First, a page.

Scientists say the Gulf Stream could collapse by 2025 and cause 'catastrophic climate impacts'
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New forecasts suggest the Gulf Stream could collapse as early as 2025, which could bring about 'catastrophic impacts for the climate'.
The Gulf Stream, also known as the Atlantic Meridional Overturning Circulation (AMOC), is a system of warm ocean currents around the Atlantic that helps stabilize the weather in both Europe and North America.
The current carries warmer waters up to the North Pole, where it then cools down and travels back south.
Although, new research from Professor Peter Ditlevsen and Professor Susanne Ditlevsen, from the University of Copenhagen, forecast a full collapse of the current will happen by the mid-century.
Their most drastic model predicts the Gulf could collapse as soon as 2025.
The pair used a variety of models to predict the likelihood of the event, which has been published in a recent journal article in Nature Communications.
If the Gulf Stream were to collapse, scientists predict that it would drastically impact the world’s climate, leading to colder weather and more storms in west Europe.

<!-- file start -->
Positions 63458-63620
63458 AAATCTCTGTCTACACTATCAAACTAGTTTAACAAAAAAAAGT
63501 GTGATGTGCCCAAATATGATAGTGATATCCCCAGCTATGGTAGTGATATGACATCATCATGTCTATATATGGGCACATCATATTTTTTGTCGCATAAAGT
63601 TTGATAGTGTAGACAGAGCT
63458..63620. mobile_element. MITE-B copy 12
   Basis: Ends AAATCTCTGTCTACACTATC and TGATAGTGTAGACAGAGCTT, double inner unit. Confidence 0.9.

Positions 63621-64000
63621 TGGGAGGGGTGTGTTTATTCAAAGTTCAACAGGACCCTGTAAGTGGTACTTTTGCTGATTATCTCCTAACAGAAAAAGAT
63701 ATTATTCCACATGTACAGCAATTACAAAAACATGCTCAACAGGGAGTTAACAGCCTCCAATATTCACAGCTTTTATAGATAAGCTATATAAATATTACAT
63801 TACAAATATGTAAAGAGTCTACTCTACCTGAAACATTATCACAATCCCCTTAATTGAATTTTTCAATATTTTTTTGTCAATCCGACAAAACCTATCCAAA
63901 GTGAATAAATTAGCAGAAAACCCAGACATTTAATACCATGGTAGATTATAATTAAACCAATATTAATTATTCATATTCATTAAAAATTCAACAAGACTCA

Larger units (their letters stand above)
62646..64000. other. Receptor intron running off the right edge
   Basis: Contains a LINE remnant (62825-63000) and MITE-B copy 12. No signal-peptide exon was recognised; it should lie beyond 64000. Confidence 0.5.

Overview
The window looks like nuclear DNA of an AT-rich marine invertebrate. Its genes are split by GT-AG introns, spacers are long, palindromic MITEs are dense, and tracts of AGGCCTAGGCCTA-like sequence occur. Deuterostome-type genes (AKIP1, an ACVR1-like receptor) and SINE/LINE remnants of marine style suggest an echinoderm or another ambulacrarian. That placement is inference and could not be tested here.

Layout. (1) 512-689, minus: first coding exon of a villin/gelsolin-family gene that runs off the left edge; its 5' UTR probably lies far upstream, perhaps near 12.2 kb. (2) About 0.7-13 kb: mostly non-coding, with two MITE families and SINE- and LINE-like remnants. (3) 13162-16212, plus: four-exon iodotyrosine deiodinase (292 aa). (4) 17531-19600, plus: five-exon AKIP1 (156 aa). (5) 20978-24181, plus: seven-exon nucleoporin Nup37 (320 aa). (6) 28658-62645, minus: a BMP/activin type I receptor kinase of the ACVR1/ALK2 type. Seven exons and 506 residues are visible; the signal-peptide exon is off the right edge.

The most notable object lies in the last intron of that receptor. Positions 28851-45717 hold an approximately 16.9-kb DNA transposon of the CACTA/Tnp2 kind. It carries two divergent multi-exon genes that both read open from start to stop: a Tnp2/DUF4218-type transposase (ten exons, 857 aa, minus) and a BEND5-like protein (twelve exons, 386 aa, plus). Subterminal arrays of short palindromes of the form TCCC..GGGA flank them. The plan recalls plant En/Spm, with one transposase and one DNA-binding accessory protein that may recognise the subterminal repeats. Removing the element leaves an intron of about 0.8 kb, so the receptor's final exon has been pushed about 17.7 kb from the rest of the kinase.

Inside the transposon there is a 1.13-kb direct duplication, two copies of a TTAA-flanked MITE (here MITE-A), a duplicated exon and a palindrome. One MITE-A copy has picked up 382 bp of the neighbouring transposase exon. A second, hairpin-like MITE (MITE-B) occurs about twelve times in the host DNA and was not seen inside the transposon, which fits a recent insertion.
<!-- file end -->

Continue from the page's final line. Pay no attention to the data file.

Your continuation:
Some estimates suggest its collapse could drop temperatures in Europe by as much as 15 degrees.
In North America, a collapse of the Gulf Stream would see a sea level rise on the East coast on top of also endangering the Amazon rainforest.
However, the new data contradicts the Intergovernmental Panel on Climate Change’s models, which suggest that a full collapse of the Gulf Stream is unlikely to occur in the 21st century.
Speaking to the BCC, Professor Penny Holliday from the National Oceanography Centre was sceptical about the new research.
“We know that there’s a possibility that the AMOC could stop what it’s doing now at some point, but it’s really hard to have certainty about that,” the professor said.
“If my neighbor asked me if I should worry about heat waves or the AMOC collapse, I’d say worry about the temperatures. We know that it is already happening and will get worse."
But even if the models are inaccurate, scientists are in agreement that there is some cause for concern regarding the Gulf Stream.
Back in 2018, the currents were understood to be at its weakest point in 1,600 years, with researchers pointing to man-made climate change as one of the key causes.
Further research in 2021 suggested the currents were ‘nearing a shutdown’, marking a tipping point in the fight against global warming.
Part of the cause is an influx of fresh water that is coming from the melting Greenland ice cap at a higher than average level.